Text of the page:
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Powering women’s livelihoods and building a community’s resilience to the pandemic with solar energy

The LEADS Resource Centre in Perka village, Khunti, Jharkhand, supported and established by Jharkhand Renewable Energy Development Agency (JREDA), The United Nations Development Programme (UNDP), and ICCO, is a rooftop solar-powered facility providing women with livelihood in these uncertain times.

As of mid-2019, only 36% of menstruating girls and women in India use sanitary napkins. Female students also drop out of schools upon reaching puberty—this is also attributed to absence of necessary infrastructure in the schools (such as toilets with running water) to help them manage their menstruation safely. Jharkhand was reported to have the country’s highest school dropout rates. Only 3 in 10 students go on to complete their schooling in the state.

Jharkhand’s vast tribal population has little access to running electricity and water. The cost of electricity to pump running water in toilets, and for drinking, is considerable for these families. This cost is also an important factor in determining whether girls have access to hygienic menstrual solutions thus forming a deep connection between menstruation and school dropouts.

Enter, COVID-19. The pandemic has not only put acute stress on India’s healthcare infrastructure but also the livelihood of women in rural India. Matters such as self-help group-led livelihood security and menstrual hygiene were pushed even further back.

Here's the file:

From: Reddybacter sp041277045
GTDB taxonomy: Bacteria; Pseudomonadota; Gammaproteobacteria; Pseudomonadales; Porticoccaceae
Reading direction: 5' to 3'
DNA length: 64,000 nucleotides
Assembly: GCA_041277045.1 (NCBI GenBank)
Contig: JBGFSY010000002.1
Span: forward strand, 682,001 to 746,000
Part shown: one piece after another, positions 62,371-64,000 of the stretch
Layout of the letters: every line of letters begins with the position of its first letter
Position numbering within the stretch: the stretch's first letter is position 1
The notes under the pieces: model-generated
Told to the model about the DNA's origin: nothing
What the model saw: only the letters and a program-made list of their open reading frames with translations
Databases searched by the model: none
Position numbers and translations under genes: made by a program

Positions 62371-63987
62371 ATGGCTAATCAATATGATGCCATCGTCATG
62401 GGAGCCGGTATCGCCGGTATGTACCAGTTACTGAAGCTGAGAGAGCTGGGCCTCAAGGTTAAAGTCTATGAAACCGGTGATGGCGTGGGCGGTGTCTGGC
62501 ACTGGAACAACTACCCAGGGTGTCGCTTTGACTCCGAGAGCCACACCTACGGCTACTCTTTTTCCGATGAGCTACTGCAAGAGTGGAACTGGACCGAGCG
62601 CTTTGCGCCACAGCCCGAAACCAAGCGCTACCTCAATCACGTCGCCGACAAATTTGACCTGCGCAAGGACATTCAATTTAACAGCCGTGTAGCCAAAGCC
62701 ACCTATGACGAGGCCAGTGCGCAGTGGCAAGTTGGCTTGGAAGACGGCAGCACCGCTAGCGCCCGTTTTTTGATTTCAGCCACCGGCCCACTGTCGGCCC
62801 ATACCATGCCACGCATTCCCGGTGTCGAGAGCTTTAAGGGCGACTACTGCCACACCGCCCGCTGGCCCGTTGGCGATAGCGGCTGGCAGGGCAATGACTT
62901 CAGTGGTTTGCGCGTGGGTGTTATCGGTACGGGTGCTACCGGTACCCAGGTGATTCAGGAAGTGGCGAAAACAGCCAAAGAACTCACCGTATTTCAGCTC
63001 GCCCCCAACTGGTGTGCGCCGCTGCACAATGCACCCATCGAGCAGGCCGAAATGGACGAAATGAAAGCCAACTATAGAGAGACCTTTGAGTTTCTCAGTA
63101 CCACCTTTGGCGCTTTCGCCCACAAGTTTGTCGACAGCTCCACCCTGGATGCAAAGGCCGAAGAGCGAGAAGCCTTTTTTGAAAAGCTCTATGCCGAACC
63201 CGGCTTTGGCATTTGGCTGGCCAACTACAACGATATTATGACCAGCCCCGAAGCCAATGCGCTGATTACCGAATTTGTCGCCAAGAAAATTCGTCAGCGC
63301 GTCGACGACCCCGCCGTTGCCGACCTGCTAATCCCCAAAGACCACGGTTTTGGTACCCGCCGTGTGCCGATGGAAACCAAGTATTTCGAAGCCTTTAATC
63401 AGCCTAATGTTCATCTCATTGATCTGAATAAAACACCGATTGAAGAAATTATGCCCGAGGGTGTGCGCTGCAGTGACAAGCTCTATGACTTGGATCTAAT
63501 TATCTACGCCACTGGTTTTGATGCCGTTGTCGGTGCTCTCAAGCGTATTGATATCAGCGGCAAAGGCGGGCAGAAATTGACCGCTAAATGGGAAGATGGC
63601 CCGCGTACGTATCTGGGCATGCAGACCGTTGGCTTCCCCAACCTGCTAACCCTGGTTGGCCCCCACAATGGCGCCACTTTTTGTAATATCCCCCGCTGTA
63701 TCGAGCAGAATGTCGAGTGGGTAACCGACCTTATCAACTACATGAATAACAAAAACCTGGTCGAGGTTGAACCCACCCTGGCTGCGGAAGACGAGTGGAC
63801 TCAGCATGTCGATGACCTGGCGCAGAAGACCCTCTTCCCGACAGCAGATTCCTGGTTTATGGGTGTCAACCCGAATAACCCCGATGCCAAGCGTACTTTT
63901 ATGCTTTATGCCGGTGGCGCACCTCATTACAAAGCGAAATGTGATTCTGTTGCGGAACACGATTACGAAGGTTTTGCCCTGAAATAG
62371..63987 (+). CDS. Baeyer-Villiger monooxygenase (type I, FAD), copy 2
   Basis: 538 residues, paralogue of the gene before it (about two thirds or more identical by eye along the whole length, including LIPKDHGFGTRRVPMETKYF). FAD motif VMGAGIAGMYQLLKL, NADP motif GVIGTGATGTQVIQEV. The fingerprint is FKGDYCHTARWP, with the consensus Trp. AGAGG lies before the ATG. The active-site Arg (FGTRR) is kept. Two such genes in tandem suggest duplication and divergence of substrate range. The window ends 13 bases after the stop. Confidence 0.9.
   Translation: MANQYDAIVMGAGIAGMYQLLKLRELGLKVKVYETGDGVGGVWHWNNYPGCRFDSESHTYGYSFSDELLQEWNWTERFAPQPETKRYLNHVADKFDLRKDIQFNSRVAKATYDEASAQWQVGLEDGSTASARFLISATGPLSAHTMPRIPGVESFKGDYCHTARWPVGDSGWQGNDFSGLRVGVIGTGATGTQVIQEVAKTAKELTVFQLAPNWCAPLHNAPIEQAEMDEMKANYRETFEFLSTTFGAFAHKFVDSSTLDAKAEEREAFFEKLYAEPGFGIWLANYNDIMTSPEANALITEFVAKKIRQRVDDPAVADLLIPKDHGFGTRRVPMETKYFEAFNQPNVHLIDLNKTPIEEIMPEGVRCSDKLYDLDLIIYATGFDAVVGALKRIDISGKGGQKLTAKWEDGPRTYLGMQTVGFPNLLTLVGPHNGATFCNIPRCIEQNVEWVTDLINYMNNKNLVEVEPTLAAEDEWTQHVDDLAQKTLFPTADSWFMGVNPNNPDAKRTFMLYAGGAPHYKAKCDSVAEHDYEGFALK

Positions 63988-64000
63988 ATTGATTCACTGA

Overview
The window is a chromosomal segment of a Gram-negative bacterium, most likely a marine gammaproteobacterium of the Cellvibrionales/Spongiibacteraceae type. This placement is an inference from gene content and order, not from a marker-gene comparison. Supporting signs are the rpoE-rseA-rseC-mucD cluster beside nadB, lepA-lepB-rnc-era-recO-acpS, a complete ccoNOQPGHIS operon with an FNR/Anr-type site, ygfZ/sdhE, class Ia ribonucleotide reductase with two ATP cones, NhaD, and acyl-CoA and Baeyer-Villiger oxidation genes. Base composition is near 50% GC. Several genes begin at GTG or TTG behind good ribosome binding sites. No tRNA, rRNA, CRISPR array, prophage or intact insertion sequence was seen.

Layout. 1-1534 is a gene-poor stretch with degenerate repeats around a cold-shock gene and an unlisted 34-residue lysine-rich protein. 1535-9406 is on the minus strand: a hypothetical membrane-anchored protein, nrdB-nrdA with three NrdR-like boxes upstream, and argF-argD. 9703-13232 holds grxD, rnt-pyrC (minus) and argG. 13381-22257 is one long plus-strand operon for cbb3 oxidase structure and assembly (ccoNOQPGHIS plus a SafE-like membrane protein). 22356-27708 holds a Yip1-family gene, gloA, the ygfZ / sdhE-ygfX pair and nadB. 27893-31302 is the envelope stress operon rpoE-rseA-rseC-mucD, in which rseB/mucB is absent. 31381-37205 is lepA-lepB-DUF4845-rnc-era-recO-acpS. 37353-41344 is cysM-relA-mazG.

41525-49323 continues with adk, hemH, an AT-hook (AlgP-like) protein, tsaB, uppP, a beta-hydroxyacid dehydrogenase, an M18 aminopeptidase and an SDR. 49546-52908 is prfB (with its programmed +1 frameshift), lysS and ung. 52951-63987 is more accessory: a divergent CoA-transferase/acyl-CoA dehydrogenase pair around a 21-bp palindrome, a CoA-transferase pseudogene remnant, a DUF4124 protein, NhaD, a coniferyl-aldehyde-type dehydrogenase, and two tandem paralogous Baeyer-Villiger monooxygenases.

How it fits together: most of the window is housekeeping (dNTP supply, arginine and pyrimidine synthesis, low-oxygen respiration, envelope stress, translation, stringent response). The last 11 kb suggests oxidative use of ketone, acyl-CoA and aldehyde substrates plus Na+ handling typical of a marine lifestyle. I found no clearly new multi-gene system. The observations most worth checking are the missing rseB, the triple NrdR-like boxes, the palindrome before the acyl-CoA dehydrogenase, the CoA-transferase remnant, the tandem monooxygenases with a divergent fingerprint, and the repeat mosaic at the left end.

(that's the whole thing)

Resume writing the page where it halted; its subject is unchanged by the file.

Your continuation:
But the LEADS Resource Centre in Perka village, Khunti, Jharkhand has managed to combine the above challenges faced by women and equip them with menstrual sanitation as well as a living during the national lockdown and beyond.

Each one, teach one

A packet of disposable sanitary napkins that lasts through one menstrual cycle costs an average Rs 30 in the village. This amounts to Rs 360 in a year. Most families cannot afford such expense.

However, four reusable sanitary napkins, tested for absorbance and efficiency, only cost Rs 100. These are enough to last a menstruating person up to 1 year. This product was designed by the women of the village themselves. It brought down the initial cost of purchase substantially as the napkins can be washed and reused.

Powered by the sun

A 5 kW solar PV system was installed at this LEADS resource center in March 2019 in Perka in Jharkhand’s Khunti District. This reusable sanitary pad and mask manufacturing unit was established with the aim to create employment opportunities for females in the rural areas. They are well trained in stitching and operating the solar-powered sewing machines installed at the Resource Centre.

The power harnessed by the rooftop solar installation was used to run 10 sewing machines. 30 girls are trained to use these machines on rotation. They have earned an average of Rs 8,000 per month manufacturing reusable sanitary napkins, masks, and other clothing apparel. As of August 2020, the team has manufactured 25,000 masks.

The girls and women have managed to monetarily contribute to the households’ disposable income with this additional and alternative livelihood opportunity during the worst of the pandemic and lockdown.

Furthermore, they have also been the harbingers of change – moving through the region and educating other women on the importance of menstrual hygiene along with the affordable handmade solutions as well as wearing masks to minimize easy transmission of the virus.

Watch how this effort created impact:

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